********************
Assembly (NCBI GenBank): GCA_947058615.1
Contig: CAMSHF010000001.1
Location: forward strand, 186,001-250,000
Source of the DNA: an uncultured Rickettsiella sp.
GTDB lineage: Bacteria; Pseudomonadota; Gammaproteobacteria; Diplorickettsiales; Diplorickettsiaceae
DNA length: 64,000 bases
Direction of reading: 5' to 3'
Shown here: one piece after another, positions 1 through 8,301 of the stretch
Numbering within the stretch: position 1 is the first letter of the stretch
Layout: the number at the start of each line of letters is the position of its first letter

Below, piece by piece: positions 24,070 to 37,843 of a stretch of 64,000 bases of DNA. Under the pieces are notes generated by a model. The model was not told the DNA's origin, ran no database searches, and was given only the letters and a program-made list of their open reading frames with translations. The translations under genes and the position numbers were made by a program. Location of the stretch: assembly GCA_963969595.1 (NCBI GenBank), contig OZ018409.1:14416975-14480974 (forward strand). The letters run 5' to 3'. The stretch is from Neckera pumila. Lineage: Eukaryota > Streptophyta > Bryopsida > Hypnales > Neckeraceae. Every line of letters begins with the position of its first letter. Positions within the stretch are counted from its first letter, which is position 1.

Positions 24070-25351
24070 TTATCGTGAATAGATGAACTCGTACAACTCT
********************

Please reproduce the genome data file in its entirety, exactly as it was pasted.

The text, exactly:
Assembly (NCBI GenBank): GCA_947058615.1
Contig: CAMSHF010000001.1
Location: forward strand, 186,001-250,000
Source of the DNA: an uncultured Rickettsiella sp.
GTDB lineage: Bacteria; Pseudomonadota; Gammaproteobacteria; Diplorickettsiales; Diplorickettsiaceae
DNA length: 64,000 bases
Direction of reading: 5' to 3'
Shown here: one piece after another, positions 1 through 8,301 of the stretch
Numbering within the stretch: position 1 is the first letter of the stretch
Layout: the number at the start of each line of letters is the position of its first letter

Below, piece by piece: positions 24,070 to 37,843 of a stretch of 64,000 bases of DNA. Under the pieces are notes generated by a model. The model was not told the DNA's origin, ran no database searches, and was given only the letters and a program-made list of their open reading frames with translations. The translations under genes and the position numbers were made by a program. Location of the stretch: assembly GCA_963969595.1 (NCBI GenBank), contig OZ018409.1:14416975-14480974 (forward strand). The letters run 5' to 3'. The stretch is from Neckera pumila. Lineage: Eukaryota > Streptophyta > Bryopsida > Hypnales > Neckeraceae. Every line of letters begins with the position of its first letter. Positions within the stretch are counted from its first letter, which is position 1.

Positions 24070-25351
24070 TTATCGTGAATAGATGAACTCGTACAACTCT